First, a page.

Banking, Austrian Theory Of

by Guido Hülsmann on Aug 15, 2008

Debates over money and banking policy ask to what degree should the government intervene? The Austrian Theory of Banking proposes: very little.


Campaign Finance

by Bradley Smith on Aug 15, 2008

In this entry, Bradley Smith outlines the trends and outcomes of campaign finance reform legislation over the past 100 years.


Money and Banking

by Lawrence H. White on Aug 15, 2008

Lawrence H. White explains the changing ways in which economists have thought about money and banking, including the debate over deregulation.



by Imad-ad-Dean Ahmed on Aug 15, 2008

Islamic teachings contribute to or are consistent with many libertarian principles, such as tolerance, property rights, and the strength of individuals.


Cantillon, Richard (c.1680-1734)

by George H. Smith on Aug 15, 2008

A notable early economist, Richard Cantillon is influential for his theories on the self-regulating market, entrepreneurship, and prices.


Acton, Lord (1834-1902)

by Gregory Gronbacher on Aug 15, 2008

Lord Acton was a respected British historian and an advocate for limited government, religious freedom, and the Christian perspective of positive liberty.


Bentham, Jeremy (1748-1832)

by T. Patrick Burke on Aug 15, 2008

Bentham is known by most as the father of utilitarianism. He wrote in favor of free-markets, a pragmatic view of rights, and rational policy-making.


Bright, John (1811-1859)

by Aaron Steelman on Aug 15, 2008

One of the leaders of the Anti-Corn Law League, John Bright was an advocate for small government and non-interventionist foreign policy.


Buckle, Henry Thomas (1821-1862)

by George H. Smith on Aug 15, 2008

Buckle was a great British historian of the 19th century who dedicated his life to completing a comprehensive history of English culture.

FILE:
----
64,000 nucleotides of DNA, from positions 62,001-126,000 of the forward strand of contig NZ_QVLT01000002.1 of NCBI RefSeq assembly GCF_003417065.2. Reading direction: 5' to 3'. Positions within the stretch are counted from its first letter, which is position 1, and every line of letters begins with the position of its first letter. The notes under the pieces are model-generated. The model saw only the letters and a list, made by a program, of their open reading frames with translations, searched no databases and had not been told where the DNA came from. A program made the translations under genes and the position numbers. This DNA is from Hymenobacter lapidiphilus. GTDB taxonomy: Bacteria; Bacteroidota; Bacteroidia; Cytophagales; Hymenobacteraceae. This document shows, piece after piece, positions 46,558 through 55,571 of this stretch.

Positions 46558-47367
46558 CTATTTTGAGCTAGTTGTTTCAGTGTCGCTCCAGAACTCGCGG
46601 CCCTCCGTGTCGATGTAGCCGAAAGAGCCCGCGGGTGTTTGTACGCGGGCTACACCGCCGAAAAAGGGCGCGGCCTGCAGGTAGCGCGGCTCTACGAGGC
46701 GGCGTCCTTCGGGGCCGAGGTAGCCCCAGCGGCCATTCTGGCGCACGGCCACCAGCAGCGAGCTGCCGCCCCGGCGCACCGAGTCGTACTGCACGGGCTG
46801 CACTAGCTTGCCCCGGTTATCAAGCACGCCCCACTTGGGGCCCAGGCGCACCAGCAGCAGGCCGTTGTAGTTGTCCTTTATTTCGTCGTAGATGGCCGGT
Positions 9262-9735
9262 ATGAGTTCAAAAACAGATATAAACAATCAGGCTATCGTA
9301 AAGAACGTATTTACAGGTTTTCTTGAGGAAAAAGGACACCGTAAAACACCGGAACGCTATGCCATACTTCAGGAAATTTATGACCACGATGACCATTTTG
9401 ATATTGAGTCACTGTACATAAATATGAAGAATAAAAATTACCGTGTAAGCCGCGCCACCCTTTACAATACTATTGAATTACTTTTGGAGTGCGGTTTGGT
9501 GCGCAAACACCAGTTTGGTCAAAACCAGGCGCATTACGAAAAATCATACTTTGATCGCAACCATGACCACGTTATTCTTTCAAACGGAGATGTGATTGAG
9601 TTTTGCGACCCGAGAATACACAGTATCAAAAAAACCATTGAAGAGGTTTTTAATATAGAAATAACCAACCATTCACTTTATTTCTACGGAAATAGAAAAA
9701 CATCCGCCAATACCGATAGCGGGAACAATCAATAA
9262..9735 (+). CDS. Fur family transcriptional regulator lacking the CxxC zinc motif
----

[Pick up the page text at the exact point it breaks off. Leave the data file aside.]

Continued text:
Burlamaqui, Jean-Jacques (1649-1748)

by Stephen Davies on Aug 15, 2008

Burlamaqui contributed greatly to philosophical thought with his widely read volumes commenting on and popularizing the work of other philosophers.


Cobden, Richard (1804-1865)

by John M. Brady on Aug 15, 2008

One of the leaders of the Anti-Corn Law League, Richard Cobden is considered an example of a liberal thinker with considerable success in changing British policy.


Las Casas, Bartolomé de (1474-1566)

by Alejandro A. Chafuen on Aug 15, 2008

Bartolome de Las Casas wrote detailed accounts of Spanish colonization of the Americas and fought for the rights of American Indians.


Adams, John (1735-1826)

by Michiel Visser on Aug 15, 2008

John Adams, known as the 2nd US President, played a vital role in the American Revolution and contributed to the philosophy behind the US Constitution.


Aquinas, Thomas (c. 1225-1274)

by George H. Smith on Aug 15, 2008

Thomas Aquinas was a philosopher who greatly influenced Catholic thought and promoted law not as a way to regulate morality, but to allow human choice.


Aristotle (382-322 BC)

by Fred Miller on Aug 15, 2008

Known as one of the most foundational ancient thinkers, Aristotle’s works explored morality and ethics along with government and social organization.


Bauer, Peter (1915-2002)

by James A. Dorn on Aug 15, 2008

Bauer’s work in economic development and the role of foreign aid institutions disputed previously accepted ideas about the “solution” to global poverty.


Branden, Nathaniel (1930-2014)

by Chris Sciabarra on Aug 15, 2008

Often called the father of the self-esteem movement, Nathaniel Branden was a noted psychologist and author who favored personal freedom and choice.


Brown, John (1800-1859)

by Roderick T. Long on Aug 15, 2008

John Brown was a dedicated leader of the American abolitionist movement, often known for his raid on Harper’s Ferry, Virginia, in 1859.